We are not going to be judged, however, primarily on how near we came to, or how far we remained away from sin and temptation, but rather we are going to be judged by the “perfect law of liberty” (Jas. 1:25; 2-12). The fruitful Christian life is not negative but positive. In other words, we are not to be bound or kept under bondage by a list of do’s and don’ts or a kind of New Testament decalogue, but, rather, we have been set at liberty. For what purpose? To use it for our pleasure? No indeed! Having been set at liberty, we are now free to serve the Living and the True God and to wait for His Son from Heaven.
Let the believer in the early days of his Christian experience set aside the questions, “May I do this?” or “What’s wrong with it?” and substitute it for the prayer, “Lord what wilt Thou have me to do?” He will never lead us into temptation, but contrariwise He will lead us onward and upward to greater and more wonderful experiences for Himself. Those experiences may not necessarily be spectacular or occupy the limelight, so to speak, but they will be pleasing to Him if we are doing His will. A cup of cold water given in His Name cannot escape His notice. How wonderful to be privileged to go through life just proffering cups of refreshing water to our fellow-believers instead of tasting of the broken cisterns while constantly being plagued by the question, “Is there anything wrong with this?” When we must ask this question, it is because we want to use something for our own enjoyment and pleasure without hurt, if possible, to our consciences. In other words, we want whatever it is to minister to our comfort, convenience or amusement. Remember that our Lord Jesus Christ came not to be ministered unto, but to minister, and to give His life a ransom for many.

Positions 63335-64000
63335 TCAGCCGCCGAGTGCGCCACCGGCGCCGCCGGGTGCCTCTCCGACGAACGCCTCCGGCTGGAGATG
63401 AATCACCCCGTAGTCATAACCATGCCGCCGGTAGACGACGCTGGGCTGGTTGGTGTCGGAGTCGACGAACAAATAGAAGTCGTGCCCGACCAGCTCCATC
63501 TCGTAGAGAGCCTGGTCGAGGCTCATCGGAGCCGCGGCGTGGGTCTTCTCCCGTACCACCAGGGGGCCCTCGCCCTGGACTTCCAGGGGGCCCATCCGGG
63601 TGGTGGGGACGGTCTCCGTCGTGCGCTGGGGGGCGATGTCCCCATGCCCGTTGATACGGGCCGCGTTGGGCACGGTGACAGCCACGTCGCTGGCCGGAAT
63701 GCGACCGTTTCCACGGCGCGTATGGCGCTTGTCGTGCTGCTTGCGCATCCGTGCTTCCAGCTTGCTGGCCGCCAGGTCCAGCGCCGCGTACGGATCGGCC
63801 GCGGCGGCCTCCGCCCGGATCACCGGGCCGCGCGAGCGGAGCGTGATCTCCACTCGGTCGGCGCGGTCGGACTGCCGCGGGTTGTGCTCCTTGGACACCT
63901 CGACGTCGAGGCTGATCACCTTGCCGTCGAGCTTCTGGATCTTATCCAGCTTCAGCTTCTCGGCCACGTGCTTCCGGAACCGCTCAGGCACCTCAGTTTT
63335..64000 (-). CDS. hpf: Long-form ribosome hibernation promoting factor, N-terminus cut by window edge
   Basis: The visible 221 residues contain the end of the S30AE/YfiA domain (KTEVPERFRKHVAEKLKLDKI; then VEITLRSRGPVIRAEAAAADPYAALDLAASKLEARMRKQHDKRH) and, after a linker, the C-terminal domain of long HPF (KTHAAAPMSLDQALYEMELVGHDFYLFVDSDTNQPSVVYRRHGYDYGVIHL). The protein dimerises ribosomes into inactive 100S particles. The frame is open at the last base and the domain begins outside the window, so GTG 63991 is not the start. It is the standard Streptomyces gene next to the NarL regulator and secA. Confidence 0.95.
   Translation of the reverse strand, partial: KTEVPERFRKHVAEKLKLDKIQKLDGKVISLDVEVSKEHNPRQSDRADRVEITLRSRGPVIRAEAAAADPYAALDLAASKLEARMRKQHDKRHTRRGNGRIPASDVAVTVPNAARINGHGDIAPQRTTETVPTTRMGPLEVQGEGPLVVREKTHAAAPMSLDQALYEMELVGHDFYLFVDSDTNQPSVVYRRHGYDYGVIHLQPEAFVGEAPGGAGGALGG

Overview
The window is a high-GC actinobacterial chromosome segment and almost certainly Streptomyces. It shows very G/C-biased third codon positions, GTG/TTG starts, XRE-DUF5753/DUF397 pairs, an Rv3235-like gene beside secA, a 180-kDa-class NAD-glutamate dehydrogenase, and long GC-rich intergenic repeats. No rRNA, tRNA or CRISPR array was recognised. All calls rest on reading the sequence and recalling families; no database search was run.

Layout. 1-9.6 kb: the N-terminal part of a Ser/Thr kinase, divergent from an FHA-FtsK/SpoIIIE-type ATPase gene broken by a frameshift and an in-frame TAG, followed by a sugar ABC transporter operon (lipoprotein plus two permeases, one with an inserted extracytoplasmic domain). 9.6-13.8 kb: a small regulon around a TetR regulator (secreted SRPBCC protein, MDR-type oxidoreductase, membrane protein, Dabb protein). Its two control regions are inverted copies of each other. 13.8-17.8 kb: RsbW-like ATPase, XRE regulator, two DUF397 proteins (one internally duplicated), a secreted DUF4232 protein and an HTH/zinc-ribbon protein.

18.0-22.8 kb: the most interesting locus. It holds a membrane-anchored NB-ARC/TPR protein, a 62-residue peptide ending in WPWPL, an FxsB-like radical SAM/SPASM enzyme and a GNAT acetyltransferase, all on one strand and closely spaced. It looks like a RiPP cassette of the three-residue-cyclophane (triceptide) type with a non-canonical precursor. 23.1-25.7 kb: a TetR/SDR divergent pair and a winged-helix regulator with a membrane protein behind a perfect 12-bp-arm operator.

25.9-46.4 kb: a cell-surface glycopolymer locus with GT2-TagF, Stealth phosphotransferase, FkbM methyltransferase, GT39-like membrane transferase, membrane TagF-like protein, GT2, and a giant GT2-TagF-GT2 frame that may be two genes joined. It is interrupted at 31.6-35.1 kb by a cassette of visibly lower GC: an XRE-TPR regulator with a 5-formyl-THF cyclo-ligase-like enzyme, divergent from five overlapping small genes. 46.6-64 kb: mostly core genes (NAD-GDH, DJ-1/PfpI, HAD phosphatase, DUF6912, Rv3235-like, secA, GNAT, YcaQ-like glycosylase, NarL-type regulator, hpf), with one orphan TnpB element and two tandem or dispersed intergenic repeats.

We may never be called upon to lay down our lives as martyrs, but we can make our lives a sweet sacrifice to God by laying it down for Him moment by moment of each day. If we are occupied with the service of our God, time will not permit the dabbling in those things that are questionable. When Sanballat and Tobiah could not frighten or ridicule Nehemiah out of building the wall, they proposed a compromise with a “tempting” offer to sit down together. Nehemiah’s reply is classic, “I am doing a great work so that I cannot come down” (Neh. 6:3). There was no need to ask, “Is there anything wrong with it?” He was doing the will and work of God. May the Lord of the Harvest give us spiritual discernment and energy to be occupied with His work, and surely if we are thus occupied, He will keep us from evil and temptation.